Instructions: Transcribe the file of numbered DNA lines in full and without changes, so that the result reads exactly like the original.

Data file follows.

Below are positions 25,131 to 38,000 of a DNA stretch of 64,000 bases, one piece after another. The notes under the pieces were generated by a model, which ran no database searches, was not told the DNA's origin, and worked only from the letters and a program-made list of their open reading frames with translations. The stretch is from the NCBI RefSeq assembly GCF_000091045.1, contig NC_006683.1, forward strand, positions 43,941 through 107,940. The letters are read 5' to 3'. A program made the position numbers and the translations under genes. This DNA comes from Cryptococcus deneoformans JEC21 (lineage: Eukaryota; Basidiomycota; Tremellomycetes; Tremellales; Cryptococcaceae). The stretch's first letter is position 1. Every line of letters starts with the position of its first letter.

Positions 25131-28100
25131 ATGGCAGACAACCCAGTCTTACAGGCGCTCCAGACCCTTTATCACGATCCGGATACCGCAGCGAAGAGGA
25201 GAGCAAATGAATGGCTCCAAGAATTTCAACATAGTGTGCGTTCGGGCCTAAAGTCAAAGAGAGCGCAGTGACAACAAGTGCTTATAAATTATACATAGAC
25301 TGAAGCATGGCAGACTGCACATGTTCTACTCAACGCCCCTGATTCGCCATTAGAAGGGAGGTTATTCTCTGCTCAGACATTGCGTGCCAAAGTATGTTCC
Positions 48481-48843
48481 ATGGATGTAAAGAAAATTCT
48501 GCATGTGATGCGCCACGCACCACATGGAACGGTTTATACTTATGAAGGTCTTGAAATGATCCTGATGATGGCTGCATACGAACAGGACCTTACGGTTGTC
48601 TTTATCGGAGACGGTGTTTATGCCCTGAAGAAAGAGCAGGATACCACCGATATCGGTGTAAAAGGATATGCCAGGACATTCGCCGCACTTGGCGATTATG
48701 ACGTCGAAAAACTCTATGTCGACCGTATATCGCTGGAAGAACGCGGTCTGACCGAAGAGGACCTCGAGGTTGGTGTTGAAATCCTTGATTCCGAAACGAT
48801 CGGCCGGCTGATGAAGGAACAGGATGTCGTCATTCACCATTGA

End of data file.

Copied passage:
Below are positions 25,131 to 38,000 of a DNA stretch of 64,000 bases, one piece after another. The notes under the pieces were generated by a model, which ran no database searches, was not told the DNA's origin, and worked only from the letters and a program-made list of their open reading frames with translations. The stretch is from the NCBI RefSeq assembly GCF_000091045.1, contig NC_006683.1, forward strand, positions 43,941 through 107,940. The letters are read 5' to 3'. A program made the position numbers and the translations under genes. This DNA comes from Cryptococcus deneoformans JEC21 (lineage: Eukaryota; Basidiomycota; Tremellomycetes; Tremellales; Cryptococcaceae). The stretch's first letter is position 1. Every line of letters starts with the position of its first letter.

Positions 25131-28100
25131 ATGGCAGACAACCCAGTCTTACAGGCGCTCCAGACCCTTTATCACGATCCGGATACCGCAGCGAAGAGGA
25201 GAGCAAATGAATGGCTCCAAGAATTTCAACATAGTGTGCGTTCGGGCCTAAAGTCAAAGAGAGCGCAGTGACAACAAGTGCTTATAAATTATACATAGAC
25301 TGAAGCATGGCAGACTGCACATGTTCTACTCAACGCCCCTGATTCGCCATTAGAAGGGAGGTTATTCTCTGCTCAGACATTGCGTGCCAAAGTATGTTCC
Positions 48481-48843
48481 ATGGATGTAAAGAAAATTCT
48501 GCATGTGATGCGCCACGCACCACATGGAACGGTTTATACTTATGAAGGTCTTGAAATGATCCTGATGATGGCTGCATACGAACAGGACCTTACGGTTGTC
48601 TTTATCGGAGACGGTGTTTATGCCCTGAAGAAAGAGCAGGATACCACCGATATCGGTGTAAAAGGATATGCCAGGACATTCGCCGCACTTGGCGATTATG
48701 ACGTCGAAAAACTCTATGTCGACCGTATATCGCTGGAAGAACGCGGTCTGACCGAAGAGGACCTCGAGGTTGGTGTTGAAATCCTTGATTCCGAAACGAT
48801 CGGCCGGCTGATGAAGGAACAGGATGTCGTCATTCACCATTGA